header
  MetSoc Home            Publications            Contacts  
Search the Meteoritical Bulletin Database
Last update: 20 Oct 2019
Search for: Search type: Search limits: Display: Publication:
Names
Text help
Places
Classes
Years
Contains
Starts with
Exact
Sounds like
NonAntarctic
Falls  Non-NWAs
What's new
  in the last:
Limit to approved meteorite names
Search text:  
Lewis Cliff 86021
Basic information Name: Lewis Cliff 86021
     This is an OFFICIAL meteorite name.
Abbreviation: LEW 86021
Observed fall: No
Year found: 1986
Country: Antarctica [Collected by US Antarctic Search for Meteorites program (ANSMET)]
Mass:help 326 g
Classification
  history:
Antarctic Meteorite Newsletter:  AMN 11(1)  (1988)  L3
Meteoritical Bulletin:  MB 76  (1994)  L3.5/3.9
NHM Catalogue:  5th Edition  (2000)  L3.5/3.9
MetBase:  v. 7.1  (2006)  L3.5-3.9
Antarctic Meteorite Newsletter:  AMN 33(1)  (2010)  L3.5-3.9
Recommended:  L3.5-3.9    [explanation]

This is the only approved meteorite classified as L3.5-3.9.
Search for other: L chondrites, L chondrites (type 3), Ordinary chondrites, and Ordinary chondrites (type 3)
Comments: Field number: 2332
Writeuphelp
Writeup from AMN 11(1):

Sample No.: LEW86021

Location: Lewis Cliff

Weight (g): 325.8

Field No.: 2332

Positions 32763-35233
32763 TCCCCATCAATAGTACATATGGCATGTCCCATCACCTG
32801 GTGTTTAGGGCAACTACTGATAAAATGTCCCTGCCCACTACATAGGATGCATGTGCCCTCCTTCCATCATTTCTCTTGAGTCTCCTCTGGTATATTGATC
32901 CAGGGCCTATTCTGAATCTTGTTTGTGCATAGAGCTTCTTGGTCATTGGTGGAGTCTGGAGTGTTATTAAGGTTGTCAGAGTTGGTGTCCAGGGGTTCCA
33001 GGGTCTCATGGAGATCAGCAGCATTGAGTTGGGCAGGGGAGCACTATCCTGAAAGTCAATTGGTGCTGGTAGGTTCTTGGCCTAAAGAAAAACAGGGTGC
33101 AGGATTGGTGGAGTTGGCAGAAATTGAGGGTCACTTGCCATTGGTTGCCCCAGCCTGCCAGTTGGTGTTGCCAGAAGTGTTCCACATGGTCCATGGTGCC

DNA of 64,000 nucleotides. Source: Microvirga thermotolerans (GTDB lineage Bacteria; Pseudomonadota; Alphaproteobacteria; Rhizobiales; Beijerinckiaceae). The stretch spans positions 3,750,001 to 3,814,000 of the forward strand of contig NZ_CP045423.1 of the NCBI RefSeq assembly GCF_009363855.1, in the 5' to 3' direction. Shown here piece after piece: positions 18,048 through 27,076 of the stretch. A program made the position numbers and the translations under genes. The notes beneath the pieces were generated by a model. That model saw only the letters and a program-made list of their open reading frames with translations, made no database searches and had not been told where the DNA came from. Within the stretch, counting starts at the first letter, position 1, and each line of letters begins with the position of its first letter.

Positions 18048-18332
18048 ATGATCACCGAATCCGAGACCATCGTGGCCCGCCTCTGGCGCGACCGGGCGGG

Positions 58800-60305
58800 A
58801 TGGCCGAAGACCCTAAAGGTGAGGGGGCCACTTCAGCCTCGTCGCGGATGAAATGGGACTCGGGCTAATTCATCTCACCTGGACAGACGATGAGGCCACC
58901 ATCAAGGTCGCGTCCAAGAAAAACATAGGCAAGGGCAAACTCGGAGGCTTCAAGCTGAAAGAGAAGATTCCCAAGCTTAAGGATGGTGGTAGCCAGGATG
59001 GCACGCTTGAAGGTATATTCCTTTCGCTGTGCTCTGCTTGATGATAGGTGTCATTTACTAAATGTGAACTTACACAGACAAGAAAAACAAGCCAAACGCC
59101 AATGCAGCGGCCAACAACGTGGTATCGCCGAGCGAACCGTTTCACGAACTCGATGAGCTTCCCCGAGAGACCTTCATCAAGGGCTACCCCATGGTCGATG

Dimensions (cm): 6x6.5x4.5

Meteorite Type: L3 Chondrite

 

Macroscopic Description: Roberta Score

LEW86021 is a rounded specimen that is mostly covered with iridescent fusion crust. Evaporite deposit is present on some exterior surfaces. The interior of LEW86021 is heavily weathered. Large areas of orange oxidation are present in the otherwise red-brown interior. Some evaporite deposit developed on the interior surfaces after the stone dried in a nitrogen cabinet for several hours.

 

Thin Section (,5) Description: Brian Mason

The section shows a close-packed mass of chondrules (up to 2.7 mm across), chondrule fragments, and irregular crystalline aggregates, together with minor amounts of interstitial nickel-iron and troilite. A variety of chondrule types is present, including granular and porphyritic olivine and olivine-pyroxene, barred olivine, and radiating pyroxene. Weathering is extensive, with limonitic staining and areas of brown limonite throughout the section. Microprobe analyses give the following compositions: olivine, Fa18-28, mean Fa21 (CV FeO is 10); pyroxene, Fs4-17. The meteorite is an L3 chondrite (estimated L3.9).

Data from:
  MB76
  Table 2
  Line 3064:
Origin or pseudonym:Lower Ice Tongue
Mass (g):325.8
Class:L3.5/3.9
Weathering grade:Ce
Fayalite (mol%):18-28
Ferrosilite (mol%):4-17
Comments:NTL=36±2
Catalogs:
Search for specimens in the Smithsonian Institution collection (U.S.):   
    Require SI photo
Search for this meteorite in the NASA/JSC database (U.S.):   
References: Published in Antarctic Meteorite Newsletter 11(1) (1988), JSC, Houston
Published in Meteoritical Bulletin, no. 76, Meteoritics 29, 100-143 (1994)
Find references in NASA ADS:
Find references in Google Scholar:
Geography:

Antarctica
Coordinates:
     Catalogue of Meteorites:   (84° 17'S, 161° 5'E)
     Recommended::   (84° 15' 14"S, 161° 21' 4"E)
Note: the NHM and MetBase coordinates are 4.4 km apart

Statistics:
     This is 1 of 39173 approved meteorites from Antarctica (plus 5051 unapproved names)
Proximity search:
Find nearby meteorites: enter search radius (km):

Direct link to this page